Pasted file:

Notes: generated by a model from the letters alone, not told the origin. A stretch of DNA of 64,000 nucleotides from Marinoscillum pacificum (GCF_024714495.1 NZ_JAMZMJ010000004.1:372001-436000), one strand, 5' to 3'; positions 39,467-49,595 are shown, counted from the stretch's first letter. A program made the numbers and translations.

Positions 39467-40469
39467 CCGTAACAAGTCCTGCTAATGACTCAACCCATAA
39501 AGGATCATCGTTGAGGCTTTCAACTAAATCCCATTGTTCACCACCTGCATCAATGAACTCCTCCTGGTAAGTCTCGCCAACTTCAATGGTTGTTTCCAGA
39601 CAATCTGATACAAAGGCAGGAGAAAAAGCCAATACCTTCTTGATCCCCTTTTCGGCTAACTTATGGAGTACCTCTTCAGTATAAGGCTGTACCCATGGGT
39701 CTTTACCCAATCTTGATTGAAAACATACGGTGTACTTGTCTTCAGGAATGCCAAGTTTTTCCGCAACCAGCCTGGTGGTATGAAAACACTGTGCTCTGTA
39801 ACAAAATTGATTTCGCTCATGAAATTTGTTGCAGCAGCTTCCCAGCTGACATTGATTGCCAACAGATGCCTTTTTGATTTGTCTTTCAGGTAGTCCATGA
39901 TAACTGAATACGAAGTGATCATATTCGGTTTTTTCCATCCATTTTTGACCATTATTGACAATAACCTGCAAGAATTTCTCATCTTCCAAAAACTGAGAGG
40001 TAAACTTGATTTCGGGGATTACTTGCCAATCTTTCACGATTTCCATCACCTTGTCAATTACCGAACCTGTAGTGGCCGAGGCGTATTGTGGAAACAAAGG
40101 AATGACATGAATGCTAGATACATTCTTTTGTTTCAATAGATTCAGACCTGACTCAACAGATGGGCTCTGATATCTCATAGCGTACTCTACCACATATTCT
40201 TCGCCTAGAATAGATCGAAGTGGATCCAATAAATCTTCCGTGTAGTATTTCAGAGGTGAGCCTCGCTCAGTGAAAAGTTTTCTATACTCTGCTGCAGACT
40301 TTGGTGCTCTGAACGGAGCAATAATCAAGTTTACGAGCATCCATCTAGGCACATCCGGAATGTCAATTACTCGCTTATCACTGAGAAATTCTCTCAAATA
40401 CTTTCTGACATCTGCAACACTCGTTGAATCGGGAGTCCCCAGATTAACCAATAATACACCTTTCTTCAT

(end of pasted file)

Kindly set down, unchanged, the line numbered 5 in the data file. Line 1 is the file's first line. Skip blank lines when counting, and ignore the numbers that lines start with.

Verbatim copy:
39601 CAATCTGATACAAAGGCAGGAGAAAAAGCCAATACCTTCTTGATCCCCTTTTCGGCTAACTTATGGAGTACCTCTTCAGTATAAGGCTGTACCCATGGGT